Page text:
I’ve been working with Jeff Balogh at Mozilla (@jeffbalogh) to consider the best way to approach push notifications for Firefox. We first explored how it could work with current desktop notification styles in Windows and Linux, as well as the new Mountain Lion notifications set to come out soon. We also considered how it could work as an Apple menubar extra and integrate with other operating systems, be displayed in the Firefox home tab, and use current mobile notification systems on iPhone and Andriod. You can see our first discussion sketches and notes here. (Add-ons documentation PDF, here)
In many cases you shouldn’t notice the browser. Once you do, it’s usually because it’s slow or gives you an “oh snap…” or some annoyance. The only time a browser is valuable to most users is when it’s silent and obedient. I’m curious how to add more value to the browser again. It doesn’t need to be a destination, but perhaps a mediator between content source, desktop, and user.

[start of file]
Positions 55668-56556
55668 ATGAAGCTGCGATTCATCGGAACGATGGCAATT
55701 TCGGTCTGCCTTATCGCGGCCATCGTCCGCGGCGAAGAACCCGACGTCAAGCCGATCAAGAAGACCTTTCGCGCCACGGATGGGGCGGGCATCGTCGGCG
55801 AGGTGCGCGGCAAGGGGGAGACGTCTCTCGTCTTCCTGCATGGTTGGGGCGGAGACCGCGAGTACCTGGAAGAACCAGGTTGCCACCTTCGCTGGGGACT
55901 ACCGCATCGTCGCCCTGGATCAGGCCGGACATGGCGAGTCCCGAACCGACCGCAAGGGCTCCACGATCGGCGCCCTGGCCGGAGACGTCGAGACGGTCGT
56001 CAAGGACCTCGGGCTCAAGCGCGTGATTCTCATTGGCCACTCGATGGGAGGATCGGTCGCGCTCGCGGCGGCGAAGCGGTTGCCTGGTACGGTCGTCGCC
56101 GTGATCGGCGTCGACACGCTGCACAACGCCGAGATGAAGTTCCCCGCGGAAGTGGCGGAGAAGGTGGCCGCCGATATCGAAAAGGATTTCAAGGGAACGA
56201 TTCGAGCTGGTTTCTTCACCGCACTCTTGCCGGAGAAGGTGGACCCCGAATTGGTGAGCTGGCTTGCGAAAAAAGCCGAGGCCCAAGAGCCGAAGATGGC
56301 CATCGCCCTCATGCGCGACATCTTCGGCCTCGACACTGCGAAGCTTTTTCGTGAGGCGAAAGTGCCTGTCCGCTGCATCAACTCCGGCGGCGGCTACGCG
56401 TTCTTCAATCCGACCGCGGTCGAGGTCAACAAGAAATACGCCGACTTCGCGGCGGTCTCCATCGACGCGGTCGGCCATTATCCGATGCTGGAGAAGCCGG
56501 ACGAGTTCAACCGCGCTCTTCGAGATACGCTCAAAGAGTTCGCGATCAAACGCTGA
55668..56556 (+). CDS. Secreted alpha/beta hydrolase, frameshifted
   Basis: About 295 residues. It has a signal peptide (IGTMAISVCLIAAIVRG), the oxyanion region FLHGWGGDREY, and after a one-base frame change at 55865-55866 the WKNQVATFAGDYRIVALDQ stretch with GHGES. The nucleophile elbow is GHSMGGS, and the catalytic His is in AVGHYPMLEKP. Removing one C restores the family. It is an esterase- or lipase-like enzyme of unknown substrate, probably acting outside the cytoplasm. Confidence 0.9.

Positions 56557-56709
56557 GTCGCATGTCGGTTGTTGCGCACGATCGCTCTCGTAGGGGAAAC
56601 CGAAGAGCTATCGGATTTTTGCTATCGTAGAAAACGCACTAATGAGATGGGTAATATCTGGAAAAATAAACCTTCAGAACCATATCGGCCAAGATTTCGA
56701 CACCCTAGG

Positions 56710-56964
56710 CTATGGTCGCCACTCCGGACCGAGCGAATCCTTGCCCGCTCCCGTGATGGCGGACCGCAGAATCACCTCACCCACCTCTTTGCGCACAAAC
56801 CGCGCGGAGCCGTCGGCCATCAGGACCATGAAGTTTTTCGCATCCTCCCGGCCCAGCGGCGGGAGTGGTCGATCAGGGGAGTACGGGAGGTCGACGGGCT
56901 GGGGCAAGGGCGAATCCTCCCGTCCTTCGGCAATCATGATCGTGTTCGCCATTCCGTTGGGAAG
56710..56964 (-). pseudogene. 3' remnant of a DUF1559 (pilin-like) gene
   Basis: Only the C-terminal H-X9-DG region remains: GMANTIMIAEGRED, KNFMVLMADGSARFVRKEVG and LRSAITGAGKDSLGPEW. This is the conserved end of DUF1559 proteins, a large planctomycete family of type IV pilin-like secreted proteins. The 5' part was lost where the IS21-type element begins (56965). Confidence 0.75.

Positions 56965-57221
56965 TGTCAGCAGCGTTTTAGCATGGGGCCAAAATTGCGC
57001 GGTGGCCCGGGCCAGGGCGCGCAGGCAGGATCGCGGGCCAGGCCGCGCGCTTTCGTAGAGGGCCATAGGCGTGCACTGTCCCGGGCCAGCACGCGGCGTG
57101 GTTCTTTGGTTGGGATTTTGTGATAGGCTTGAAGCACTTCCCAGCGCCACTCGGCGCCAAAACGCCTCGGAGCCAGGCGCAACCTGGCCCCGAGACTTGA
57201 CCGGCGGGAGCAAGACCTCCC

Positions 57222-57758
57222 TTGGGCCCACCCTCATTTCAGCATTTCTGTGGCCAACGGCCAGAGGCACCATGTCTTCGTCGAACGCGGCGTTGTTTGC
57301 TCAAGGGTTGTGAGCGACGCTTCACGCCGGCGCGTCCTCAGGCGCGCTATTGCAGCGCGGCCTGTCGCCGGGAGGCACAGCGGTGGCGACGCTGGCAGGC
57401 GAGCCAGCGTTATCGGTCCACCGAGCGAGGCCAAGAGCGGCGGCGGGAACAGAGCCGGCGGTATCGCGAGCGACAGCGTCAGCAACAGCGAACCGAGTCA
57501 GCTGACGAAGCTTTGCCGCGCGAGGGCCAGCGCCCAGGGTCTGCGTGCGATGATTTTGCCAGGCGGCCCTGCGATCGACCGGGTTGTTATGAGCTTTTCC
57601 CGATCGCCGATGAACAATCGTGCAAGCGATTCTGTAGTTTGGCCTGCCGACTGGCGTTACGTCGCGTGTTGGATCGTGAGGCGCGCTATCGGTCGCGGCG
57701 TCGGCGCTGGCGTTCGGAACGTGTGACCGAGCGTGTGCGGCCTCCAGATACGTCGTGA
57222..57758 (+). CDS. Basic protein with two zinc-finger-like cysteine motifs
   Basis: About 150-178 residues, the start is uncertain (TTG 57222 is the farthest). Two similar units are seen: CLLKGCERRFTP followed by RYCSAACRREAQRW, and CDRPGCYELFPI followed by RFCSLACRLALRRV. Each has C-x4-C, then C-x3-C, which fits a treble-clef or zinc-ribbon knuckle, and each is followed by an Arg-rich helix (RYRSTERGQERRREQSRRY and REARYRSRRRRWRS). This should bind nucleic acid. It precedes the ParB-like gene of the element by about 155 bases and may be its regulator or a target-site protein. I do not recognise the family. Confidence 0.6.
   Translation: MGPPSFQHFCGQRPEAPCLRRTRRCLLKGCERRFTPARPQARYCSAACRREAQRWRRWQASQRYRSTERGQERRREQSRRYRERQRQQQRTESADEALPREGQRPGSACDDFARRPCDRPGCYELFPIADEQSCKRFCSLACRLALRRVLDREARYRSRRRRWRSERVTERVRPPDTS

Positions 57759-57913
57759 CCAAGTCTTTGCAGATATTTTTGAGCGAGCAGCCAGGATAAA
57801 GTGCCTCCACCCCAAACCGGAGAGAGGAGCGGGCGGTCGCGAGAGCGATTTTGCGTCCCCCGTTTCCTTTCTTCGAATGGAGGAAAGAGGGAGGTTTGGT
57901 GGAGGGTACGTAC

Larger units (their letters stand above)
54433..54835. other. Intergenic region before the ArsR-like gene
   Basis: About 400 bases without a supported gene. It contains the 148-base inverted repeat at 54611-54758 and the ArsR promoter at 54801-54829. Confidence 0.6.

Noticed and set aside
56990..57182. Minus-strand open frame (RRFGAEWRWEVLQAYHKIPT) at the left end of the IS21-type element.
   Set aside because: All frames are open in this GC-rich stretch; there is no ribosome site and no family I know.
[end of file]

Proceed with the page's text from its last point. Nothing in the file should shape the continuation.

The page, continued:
We’ve decided to first start with a Firefox add-on in order to test interaction, usability, and integration of various content types. The screenshots to the right are selections from the wireframes. Take a look for a preview of what we’ve been working on.
Next steps are to work on visual design and do some testing - both on the technical side and to see how users react to what we have done. I am also interested in user behavior for notifications in general.
Below are some blog posts and resources focused on notifications if you’d like to read more. I think it’s one of the most important and interesting topics to address this year for browsers, desktop, and mobile.